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Social Security Survivor Benefits
Old 06-11-2018, 08:46 PM   #1
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Social Security Survivor Benefits

I want to double check my understanding of Survivor Benefits.

You can start 71.5% of your Survivor Benefits as early as age 60, 81% at 62, 95.3% at age 65, and the increases stop at 100% at age 66.

As I understand it, this does not affect your personal benefits. If you wait until age 70 to start your personal benefits you will still get 132% of your benefit if you were born before 1954 and 124% if you were born after 1960.

If you start your own benefits first, age 62 or later, the amount of your survivor benefits do not continue to increase after you turn 66.

So, do I understand this correctly? If a widow and her late husband had relatively similar incomes, could she start 81% his survivor benefits at age 62, then switch to 132% of her benefits at age 70? (Assumes she was born before 1954)

Assuming that both have a Full Retirement Benefit level of $25,000 at age 66; she would start getting $20,250 at age 62, then, at age 70, the survivor benefits stop and she starts getting $33,000 of her own benefits. Almost seems too good to be true! (everything inflation adjusted)

I know they recently changed the rules for spousal benefits, but as I understood it, survivor benefits were not changed!
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Old 06-11-2018, 09:35 PM   #2
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I think that you have it all correct, but that is just from memory. I went in to the SS office and they gave me a printout of what I would get for each month after age 60 on the late DW's account and what I would get on my account. DW's account was somewhat less than 2/3 mine. I am currently receiving benefits on DW's account and will switch to my account at 70.
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Old 06-11-2018, 09:52 PM   #3
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Thanks, nice to know that others have the same concept of how this works for Widow(er)s.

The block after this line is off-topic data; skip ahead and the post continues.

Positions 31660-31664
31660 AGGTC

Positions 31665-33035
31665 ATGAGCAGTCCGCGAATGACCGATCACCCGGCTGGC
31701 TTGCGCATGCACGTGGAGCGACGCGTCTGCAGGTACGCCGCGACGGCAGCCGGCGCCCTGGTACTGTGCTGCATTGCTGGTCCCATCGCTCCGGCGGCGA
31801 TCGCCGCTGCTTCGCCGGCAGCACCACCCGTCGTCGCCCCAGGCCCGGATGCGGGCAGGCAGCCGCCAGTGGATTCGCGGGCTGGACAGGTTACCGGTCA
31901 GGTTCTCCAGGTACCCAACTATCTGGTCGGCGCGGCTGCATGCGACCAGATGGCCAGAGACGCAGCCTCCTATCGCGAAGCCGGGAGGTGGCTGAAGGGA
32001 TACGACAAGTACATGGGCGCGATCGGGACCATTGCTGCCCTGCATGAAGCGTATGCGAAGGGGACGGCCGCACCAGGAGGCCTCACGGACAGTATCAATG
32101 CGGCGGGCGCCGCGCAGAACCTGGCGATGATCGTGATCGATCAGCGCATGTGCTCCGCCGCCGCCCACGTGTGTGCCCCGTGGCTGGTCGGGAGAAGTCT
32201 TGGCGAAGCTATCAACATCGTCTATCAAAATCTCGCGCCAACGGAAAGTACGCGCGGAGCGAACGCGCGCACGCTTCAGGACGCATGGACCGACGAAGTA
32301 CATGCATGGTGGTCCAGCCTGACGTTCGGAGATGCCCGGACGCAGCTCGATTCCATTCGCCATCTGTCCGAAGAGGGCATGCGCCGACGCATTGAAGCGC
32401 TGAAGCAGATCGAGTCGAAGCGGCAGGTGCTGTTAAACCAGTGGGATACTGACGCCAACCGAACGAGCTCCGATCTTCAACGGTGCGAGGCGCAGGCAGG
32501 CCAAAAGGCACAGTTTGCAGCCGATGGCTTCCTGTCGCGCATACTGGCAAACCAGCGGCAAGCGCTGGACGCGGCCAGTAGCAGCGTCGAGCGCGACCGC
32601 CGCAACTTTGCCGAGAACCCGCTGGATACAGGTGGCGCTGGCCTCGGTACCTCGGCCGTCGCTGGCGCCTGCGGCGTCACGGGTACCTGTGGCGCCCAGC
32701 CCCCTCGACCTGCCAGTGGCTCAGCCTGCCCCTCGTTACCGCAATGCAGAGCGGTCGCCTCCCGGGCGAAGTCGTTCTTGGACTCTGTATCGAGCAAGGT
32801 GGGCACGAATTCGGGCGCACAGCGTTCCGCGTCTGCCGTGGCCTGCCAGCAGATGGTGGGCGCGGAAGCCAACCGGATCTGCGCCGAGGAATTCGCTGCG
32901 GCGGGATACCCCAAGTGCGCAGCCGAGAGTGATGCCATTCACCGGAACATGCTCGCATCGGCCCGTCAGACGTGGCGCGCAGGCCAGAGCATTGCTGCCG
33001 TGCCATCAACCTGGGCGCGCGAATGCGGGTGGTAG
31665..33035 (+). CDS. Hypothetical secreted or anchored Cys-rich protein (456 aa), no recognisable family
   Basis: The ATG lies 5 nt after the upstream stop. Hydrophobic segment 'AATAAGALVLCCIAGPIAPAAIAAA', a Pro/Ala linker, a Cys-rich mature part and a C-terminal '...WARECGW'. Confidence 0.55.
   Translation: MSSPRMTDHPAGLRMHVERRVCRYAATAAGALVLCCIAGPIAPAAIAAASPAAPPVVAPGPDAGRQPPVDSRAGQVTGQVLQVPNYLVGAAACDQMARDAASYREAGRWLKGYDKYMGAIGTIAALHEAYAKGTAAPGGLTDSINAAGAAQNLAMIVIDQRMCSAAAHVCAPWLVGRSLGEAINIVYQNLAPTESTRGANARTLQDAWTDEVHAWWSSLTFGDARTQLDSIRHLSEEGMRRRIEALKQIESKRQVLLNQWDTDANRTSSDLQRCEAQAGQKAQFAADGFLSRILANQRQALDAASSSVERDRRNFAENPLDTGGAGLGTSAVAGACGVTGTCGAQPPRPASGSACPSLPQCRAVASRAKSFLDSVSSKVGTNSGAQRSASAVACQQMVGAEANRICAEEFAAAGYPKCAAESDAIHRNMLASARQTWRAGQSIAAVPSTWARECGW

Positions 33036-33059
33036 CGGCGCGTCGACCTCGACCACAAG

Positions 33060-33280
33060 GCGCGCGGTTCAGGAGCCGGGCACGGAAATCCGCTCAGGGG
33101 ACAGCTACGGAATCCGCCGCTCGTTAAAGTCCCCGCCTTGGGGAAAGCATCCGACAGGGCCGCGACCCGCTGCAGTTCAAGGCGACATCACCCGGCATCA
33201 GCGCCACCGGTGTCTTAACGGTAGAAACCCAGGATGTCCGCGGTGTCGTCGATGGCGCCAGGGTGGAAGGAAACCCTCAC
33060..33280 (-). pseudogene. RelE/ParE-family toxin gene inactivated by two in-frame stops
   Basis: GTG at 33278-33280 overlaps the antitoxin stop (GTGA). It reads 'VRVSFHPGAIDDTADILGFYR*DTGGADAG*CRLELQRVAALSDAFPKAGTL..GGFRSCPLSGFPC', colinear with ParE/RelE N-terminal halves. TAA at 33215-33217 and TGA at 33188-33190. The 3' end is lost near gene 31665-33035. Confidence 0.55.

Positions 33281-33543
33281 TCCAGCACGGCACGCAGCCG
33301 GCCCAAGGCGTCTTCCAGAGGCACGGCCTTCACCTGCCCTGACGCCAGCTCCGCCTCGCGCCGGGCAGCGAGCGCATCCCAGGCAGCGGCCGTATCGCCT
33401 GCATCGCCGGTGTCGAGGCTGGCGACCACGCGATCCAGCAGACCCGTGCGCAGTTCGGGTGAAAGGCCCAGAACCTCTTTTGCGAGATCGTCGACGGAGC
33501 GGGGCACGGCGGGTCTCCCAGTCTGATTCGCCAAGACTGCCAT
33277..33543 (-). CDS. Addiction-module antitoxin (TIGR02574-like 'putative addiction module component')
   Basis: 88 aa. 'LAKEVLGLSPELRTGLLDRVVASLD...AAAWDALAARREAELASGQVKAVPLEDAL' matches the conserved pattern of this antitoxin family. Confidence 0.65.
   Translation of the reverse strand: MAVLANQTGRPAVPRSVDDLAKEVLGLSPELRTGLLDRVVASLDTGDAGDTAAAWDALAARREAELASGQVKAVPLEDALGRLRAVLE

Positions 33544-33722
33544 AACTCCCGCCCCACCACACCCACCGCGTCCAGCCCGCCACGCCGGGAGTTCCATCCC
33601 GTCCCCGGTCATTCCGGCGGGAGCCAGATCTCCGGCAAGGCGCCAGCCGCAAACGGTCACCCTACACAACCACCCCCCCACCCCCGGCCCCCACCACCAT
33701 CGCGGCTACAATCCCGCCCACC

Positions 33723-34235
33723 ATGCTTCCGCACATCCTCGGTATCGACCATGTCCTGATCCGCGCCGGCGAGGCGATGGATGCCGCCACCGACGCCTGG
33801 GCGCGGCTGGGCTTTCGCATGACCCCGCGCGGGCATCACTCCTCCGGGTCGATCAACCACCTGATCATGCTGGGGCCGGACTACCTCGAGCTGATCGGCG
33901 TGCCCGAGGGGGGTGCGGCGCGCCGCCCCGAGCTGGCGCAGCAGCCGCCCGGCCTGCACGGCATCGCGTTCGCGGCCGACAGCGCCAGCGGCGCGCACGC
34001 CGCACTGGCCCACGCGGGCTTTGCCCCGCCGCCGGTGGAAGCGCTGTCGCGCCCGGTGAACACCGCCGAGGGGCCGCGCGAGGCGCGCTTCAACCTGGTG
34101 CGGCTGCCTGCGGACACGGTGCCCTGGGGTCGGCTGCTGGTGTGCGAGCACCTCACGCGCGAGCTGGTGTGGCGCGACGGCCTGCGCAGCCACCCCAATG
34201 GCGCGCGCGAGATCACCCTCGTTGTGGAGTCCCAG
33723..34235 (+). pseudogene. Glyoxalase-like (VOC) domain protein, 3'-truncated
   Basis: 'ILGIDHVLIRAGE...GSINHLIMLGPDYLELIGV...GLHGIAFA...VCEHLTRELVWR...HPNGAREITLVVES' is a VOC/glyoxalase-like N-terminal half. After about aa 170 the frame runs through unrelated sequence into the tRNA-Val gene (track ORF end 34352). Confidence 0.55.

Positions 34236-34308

A lot of discussions are started here on the “break even” concept when you wait to start your benefits. Getting $0 for a few years so that you get more after that does raise a lot of questions; but getting 70% or 80% before you start getting 130% is a lot different than 0% while you wait.
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Old 06-12-2018, 04:35 AM   #4
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Quote:
Originally Posted by Sandy & Shirley View Post
Getting $0 for a few years so that you get more after that does raise a lot of questions; but getting 70% or 80% before you start getting 130% is a lot different than 0% while you wait.
I'm not sure what questions delaying raises in general. But if you become widowed, you certainly need to rethink your planned social security claiming strategy.

Remember, there are rules that apply if you remarry. And the amount of the survivors benefit may be affected by when the deceased started to collect their benefit.

In general, it's important for a married couple to coordinate their benefits with both spousal and eventual survivor benefits in mind.

see: https://www.ssa.gov/planners/survivors/ifyou.html
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Old 06-12-2018, 07:29 AM   #5
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Thanks for the extra link. In our case Shirl is a widow and we have been together for a few years now, but we are not married. She plans to retire and start her survivor benefits at 61, then start her own at 70. Here is the table I put together to plan her retirement:

AgeSurvivorpre 1954post 1960
6071.5%  
6176.3%  
6281.0%  
62+181.4%75.4%70.4%
6385.8%80.0%75.0%
6490.5%86.7%80.0%
6595.3%93.3%86.7%
66100.0%100.0%93.3%
67100.0%108.0%100.0%
68100.0%116.0%108.0%
69100.0%124.0%116.0%
70100.0%132.0%124.0%


The earlier taxation of Social Security marriage penalty is another reason we are not married. A single person starts paying taxes at the 50% taxability level with an income basis of $25,000 and 85% at $34,000. A married couple starts the 50% taxability level at only $32,000 (two singles combined is $50,000) and 85% at $44,000.

FYI the taxability basis if half your SSB plus your other income. When the married couple reaches the $50,000 basis level, $11,100 of there combined SSB are taxable income while taxable SSB remains ZERO for the domestic couple if they balanced their basis levels at $25,000 each! For the next $14,000 the married couple is at the 85% taxability level while the domestic couple is at the 50% level.


Taxability stops when 85% of your SSB has been taxed in both cases, the problem is that the married couple reaches that point at a lower income level.

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